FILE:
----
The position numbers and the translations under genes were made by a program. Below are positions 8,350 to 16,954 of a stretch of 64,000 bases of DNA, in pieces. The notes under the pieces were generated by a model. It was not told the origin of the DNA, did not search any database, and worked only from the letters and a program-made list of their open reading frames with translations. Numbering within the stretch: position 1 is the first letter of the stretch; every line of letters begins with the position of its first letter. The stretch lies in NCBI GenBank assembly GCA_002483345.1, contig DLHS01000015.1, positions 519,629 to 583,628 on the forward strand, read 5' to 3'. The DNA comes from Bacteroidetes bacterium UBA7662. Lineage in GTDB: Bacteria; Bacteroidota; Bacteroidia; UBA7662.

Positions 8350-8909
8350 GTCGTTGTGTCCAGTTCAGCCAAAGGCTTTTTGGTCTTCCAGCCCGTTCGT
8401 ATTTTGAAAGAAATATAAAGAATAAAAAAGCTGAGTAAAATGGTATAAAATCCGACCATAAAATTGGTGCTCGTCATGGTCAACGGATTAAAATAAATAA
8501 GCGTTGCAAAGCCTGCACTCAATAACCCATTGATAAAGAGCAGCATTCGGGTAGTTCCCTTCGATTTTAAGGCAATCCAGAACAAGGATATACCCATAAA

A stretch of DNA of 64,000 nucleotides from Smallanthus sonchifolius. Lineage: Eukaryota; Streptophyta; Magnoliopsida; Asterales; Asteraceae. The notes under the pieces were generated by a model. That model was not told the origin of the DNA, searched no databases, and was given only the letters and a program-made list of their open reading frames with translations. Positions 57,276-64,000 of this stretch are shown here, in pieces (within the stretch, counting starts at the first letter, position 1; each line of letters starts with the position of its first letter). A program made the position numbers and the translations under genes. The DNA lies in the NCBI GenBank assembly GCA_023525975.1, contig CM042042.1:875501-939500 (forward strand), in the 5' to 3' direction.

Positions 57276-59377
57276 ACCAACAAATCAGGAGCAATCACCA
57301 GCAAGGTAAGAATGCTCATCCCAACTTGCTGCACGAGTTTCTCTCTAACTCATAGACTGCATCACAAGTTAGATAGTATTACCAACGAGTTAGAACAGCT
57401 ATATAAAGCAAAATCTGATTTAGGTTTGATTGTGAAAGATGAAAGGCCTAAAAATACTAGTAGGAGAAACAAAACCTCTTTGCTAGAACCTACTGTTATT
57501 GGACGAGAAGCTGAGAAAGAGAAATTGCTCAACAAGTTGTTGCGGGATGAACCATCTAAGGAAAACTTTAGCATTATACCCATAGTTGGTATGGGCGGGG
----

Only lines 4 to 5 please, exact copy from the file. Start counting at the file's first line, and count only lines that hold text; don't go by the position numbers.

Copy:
8401 ATTTTGAAAGAAATATAAAGAATAAAAAAGCTGAGTAAAATGGTATAAAATCCGACCATAAAATTGGTGCTCGTCATGGTCAACGGATTAAAATAAATAA
8501 GCGTTGCAAAGCCTGCACTCAATAACCCATTGATAAAGAGCAGCATTCGGGTAGTTCCCTTCGATTTTAAGGCAATCCAGAACAAGGATATACCCATAAA